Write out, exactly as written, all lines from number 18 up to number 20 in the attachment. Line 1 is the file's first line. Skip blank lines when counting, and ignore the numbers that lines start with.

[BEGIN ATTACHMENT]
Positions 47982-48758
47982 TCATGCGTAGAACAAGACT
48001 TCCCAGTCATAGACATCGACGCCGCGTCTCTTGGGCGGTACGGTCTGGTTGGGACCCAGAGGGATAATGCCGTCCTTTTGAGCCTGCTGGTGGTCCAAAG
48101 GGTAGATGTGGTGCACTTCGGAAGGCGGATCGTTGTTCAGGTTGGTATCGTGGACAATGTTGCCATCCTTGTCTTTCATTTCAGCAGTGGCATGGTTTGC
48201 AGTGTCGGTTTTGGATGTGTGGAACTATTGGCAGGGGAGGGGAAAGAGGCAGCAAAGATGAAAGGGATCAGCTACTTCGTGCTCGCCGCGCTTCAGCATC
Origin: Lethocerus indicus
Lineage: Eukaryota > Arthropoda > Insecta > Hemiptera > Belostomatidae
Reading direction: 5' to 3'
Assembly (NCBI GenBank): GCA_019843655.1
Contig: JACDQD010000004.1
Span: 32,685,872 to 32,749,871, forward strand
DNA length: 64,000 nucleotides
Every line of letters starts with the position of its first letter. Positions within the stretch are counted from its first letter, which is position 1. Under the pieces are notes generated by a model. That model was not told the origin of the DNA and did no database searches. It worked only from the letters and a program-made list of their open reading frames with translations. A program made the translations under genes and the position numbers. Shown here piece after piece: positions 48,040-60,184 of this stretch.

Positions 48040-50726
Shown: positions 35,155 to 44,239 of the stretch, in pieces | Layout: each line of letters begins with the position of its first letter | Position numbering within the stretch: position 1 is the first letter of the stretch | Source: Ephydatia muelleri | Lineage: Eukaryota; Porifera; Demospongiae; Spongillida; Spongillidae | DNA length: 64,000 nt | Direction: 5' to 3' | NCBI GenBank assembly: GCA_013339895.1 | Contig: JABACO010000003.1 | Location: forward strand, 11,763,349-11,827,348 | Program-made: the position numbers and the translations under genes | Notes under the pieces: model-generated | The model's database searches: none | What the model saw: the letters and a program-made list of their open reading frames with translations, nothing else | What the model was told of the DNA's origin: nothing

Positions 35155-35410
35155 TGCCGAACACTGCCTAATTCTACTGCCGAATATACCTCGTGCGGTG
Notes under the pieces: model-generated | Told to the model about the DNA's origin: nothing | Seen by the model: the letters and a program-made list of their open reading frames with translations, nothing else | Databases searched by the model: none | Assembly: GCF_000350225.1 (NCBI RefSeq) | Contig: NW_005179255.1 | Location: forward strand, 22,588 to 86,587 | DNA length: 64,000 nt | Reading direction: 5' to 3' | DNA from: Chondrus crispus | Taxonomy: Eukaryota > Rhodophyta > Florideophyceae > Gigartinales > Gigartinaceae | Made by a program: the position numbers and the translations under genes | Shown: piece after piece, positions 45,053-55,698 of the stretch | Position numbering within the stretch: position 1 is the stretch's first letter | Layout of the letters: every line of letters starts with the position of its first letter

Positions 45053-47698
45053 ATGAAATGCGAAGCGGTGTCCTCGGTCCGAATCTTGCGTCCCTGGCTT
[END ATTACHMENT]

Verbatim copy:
Notes under the pieces: model-generated | Told to the model about the DNA's origin: nothing | Seen by the model: the letters and a program-made list of their open reading frames with translations, nothing else | Databases searched by the model: none | Assembly: GCF_000350225.1 (NCBI RefSeq) | Contig: NW_005179255.1 | Location: forward strand, 22,588 to 86,587 | DNA length: 64,000 nt | Reading direction: 5' to 3' | DNA from: Chondrus crispus | Taxonomy: Eukaryota > Rhodophyta > Florideophyceae > Gigartinales > Gigartinaceae | Made by a program: the position numbers and the translations under genes | Shown: piece after piece, positions 45,053-55,698 of the stretch | Position numbering within the stretch: position 1 is the stretch's first letter | Layout of the letters: every line of letters starts with the position of its first letter

Positions 45053-47698
45053 ATGAAATGCGAAGCGGTGTCCTCGGTCCGAATCTTGCGTCCCTGGCTT